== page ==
Find the Errors

I saw an ad in today’s Wall Street Journal for a CD/DVD (one or the other) course called “English Grammar Boot Camp,” so I ventured to the website of thegreatcourses.com to check it out since it was on sale.

On the web page for that course, here’s what I found — a teaser to find at least five grammatical errors in the course blurb, to wit:

Attention: There are no less than five intentional grammatical “errors“ in this course description. If you can’t identify at least five, we recommend that you get this course!

I can find two. Anybody find the other three? (I hope they’re not suggesting a comma after intentional.)

Really: ‘40 Gigs of Limitless Data’?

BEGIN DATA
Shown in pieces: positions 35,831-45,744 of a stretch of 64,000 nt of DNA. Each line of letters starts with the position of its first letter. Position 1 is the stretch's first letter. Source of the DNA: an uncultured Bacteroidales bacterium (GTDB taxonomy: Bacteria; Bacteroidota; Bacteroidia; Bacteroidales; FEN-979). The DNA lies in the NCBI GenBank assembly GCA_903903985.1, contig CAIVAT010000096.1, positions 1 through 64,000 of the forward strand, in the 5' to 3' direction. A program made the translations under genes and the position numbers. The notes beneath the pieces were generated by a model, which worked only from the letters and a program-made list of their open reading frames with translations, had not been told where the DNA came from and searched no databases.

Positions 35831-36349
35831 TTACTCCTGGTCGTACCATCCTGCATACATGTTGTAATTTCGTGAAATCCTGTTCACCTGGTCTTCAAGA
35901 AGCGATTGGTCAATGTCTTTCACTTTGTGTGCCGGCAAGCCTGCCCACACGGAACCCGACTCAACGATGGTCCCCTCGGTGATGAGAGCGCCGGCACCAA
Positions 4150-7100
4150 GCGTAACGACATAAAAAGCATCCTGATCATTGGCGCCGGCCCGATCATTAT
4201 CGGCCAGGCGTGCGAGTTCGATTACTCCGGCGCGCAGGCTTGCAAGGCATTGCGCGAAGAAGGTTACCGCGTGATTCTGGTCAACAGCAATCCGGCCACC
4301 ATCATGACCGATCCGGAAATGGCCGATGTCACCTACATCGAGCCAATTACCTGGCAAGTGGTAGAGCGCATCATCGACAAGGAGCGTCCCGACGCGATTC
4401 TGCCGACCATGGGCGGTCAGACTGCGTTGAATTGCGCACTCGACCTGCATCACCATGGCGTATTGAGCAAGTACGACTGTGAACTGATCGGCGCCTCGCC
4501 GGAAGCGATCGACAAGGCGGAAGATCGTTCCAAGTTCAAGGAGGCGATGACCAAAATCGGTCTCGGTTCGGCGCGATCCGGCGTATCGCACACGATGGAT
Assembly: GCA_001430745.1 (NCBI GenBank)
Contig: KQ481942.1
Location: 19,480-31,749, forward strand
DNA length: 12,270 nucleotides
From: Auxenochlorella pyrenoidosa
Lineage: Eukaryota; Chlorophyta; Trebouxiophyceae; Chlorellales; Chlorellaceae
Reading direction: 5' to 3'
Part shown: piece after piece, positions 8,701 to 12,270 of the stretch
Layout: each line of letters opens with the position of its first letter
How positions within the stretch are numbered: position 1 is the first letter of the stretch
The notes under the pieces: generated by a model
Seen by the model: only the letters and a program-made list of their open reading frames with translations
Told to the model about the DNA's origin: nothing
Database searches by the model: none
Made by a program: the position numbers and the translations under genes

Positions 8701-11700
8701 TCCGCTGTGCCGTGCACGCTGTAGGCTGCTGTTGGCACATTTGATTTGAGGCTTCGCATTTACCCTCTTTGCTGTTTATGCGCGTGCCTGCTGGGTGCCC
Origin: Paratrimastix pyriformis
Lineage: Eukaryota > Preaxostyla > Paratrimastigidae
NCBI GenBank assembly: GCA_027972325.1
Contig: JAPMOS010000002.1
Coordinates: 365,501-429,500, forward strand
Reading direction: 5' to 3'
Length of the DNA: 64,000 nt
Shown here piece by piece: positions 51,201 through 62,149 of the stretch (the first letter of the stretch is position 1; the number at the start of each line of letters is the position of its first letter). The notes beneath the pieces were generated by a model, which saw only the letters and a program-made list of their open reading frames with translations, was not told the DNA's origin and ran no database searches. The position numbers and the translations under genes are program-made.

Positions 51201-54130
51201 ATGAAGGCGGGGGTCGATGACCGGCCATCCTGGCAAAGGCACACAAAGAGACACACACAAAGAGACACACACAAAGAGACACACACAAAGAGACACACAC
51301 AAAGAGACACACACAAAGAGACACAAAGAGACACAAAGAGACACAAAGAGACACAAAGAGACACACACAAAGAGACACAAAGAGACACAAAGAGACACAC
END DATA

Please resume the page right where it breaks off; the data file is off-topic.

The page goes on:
Let’s see now: The last time I checked, limitless meant something like without a limit. So how can a cellular phone plan offer 40 gigabytes of data downloads, and then call those downloads limitless?

Chalk up this misleading/false advertising piece to Verizon, which is now selling four lines with “40 Gigs of Limitless Data” for $160 a month.

The ad always doesn’t specify whether these limitless 40 gigs are shared among the four phones or allotted to each line (you know it’s the former).